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A sound financial decision on real estate and equipment requires considering unique circumstances.
Persistently low interest rates and uncertainty about the future business climate are steering more physicians to lease rather than buy many of the components of their practices.
Across all industries, equipment leasing and financing grew by 12% in 2015, according to the Equipment Leasing and Financing Association, though activity diminished somewhat in the early months of this year.
“If the equipment needs to be updated often, leasing often makes more sense,” says Richard Gundling, FHFMA, senior vice president for the Healthcare Financial Management Association. “It’s typically tax deductible and it frees you from big down payments.”
The downside, of course, is that leasing usually is costlier over longer periods of time, he says. In addition, the terms may not fit your needs and maintenance can sometimes be unreliable. There can be end-of-lease surprises and some physicians just may not like the lack of control over an asset.
So which way should physicians turn? Experts say practice owners should consider the terms of each buy/lease decision separately based on which is the most economical for the period of use, but also keeping in mind the long-term goals of the practice.
Ultra-low interest rates and technological advances are driving leasing and financing on nearly everything physicians would consider, from cars to software.
“Money is cheap right now and for any decent-sized practice the banks and finance companies are happy to lend to medical practices,” says Thomas Ferkovic, R. Ph., MS, managing director for Medic Management Group LLC in Akron, Ohio. Although the Federal Reserve raised interest rates at the end of 2015, they remain relatively modest.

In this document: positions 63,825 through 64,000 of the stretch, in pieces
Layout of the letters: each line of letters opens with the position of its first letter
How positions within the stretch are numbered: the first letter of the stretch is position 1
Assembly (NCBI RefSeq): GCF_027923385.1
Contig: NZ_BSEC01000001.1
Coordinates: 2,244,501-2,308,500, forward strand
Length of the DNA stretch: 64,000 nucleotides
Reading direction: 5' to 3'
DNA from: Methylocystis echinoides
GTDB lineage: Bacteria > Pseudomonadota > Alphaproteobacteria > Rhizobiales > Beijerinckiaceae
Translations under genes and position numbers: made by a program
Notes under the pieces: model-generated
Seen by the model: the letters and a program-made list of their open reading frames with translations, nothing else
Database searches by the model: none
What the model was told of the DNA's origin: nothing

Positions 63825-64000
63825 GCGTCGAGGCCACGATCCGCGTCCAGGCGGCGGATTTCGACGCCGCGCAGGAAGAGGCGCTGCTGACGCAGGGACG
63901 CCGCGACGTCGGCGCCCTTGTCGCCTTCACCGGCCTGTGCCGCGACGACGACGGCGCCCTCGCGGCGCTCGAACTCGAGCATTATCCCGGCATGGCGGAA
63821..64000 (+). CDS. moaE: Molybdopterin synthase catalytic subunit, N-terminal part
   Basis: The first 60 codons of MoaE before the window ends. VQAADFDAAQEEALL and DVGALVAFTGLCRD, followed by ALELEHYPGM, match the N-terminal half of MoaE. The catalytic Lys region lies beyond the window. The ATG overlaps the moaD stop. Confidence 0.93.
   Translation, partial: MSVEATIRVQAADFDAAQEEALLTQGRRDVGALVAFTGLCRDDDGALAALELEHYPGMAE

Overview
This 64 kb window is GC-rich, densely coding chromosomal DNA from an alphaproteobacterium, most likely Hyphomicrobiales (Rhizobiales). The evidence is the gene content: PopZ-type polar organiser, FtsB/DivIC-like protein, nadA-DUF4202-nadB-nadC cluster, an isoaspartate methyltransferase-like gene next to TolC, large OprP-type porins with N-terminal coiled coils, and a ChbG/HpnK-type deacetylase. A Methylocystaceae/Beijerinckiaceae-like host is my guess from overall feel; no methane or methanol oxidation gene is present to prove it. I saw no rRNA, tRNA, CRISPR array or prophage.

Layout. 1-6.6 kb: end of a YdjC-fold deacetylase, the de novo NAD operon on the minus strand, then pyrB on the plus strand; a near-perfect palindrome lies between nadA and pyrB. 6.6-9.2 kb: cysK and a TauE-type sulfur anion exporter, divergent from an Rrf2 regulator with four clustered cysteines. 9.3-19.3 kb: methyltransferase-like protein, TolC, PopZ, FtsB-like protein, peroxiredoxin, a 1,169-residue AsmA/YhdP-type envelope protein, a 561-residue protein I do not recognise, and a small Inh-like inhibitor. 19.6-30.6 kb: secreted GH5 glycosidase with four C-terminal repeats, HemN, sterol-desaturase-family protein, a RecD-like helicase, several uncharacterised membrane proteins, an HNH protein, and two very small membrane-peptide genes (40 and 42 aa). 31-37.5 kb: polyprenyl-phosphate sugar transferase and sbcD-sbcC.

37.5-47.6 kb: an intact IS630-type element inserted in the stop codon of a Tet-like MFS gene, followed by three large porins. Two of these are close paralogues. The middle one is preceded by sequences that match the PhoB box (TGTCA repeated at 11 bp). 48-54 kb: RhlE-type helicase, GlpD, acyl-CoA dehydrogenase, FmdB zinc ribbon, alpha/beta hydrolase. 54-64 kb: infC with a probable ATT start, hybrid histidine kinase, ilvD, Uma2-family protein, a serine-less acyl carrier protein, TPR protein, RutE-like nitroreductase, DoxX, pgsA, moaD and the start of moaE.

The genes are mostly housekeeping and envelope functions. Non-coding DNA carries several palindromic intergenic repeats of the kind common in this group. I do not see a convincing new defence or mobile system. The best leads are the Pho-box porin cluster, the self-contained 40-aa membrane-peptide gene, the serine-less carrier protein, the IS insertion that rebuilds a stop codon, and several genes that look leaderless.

“Banks are actively seeking out healthcare business. And if you think about the fact that at historically low rates, if you have the capacity to borrow money or lease to make improvements that will give you a competitive advantage, now’s the time,” Ferkovic says.
To determine which strategy is best, he talks with clients about the strengths of the practice and where the item to be acquired fits into the practice’s strategic plan. If there is a wide gap in total costs between buying and leasing over the period of time you are likely to need the asset, choose the most economical option, he says.
“Once you’ve decided there’s a negligible difference between paying cash or getting a good deal on a lease or finance program, then you look out two to three years and ask yourself whether you’ll need that cash for someone’s retirement from the practice or hiring new doctors,” he says. A substantial need there could tip the balance in favor of leasing today.
It’s important, however, to make the buy or lease decision in the context of what makes sense for a practice over the long term. “If I’m a 30-physician group and rapidly growing, I probably want to keep my capital dry to acquire new doctors, so I’ll lease my equipment,” Ferkovic says. “If I’m a 50-physician group and settling there I might want to own some assets.”
Still another factor to consider, experts say, is whether all the partners in a practice will stay around long enough to honor a lease. If a group leases a large piece of equipment, such as an MRI scanner, but then several partners leave and aren’t replaced, being stuck with the leasing expense of a larger practice can be crippling for the remaining partners.
And whether it’s cars or medical office space, don’t succumb to the temptation of leasing a product that is above your means, Ferkovic says. Determine first what spending level is appropriate for your practice size, then run the numbers to see if buying outright, leasing or financing is the best option, he says.
Physicians should also weigh the tax consequences of leasing versus buying. Cari Weston, CPA, director of taxation for the American Institute of Certified Public Accountants, says business owners generally should lease items that won’t have much residual value to the practice once the lease expires, and buy those that will.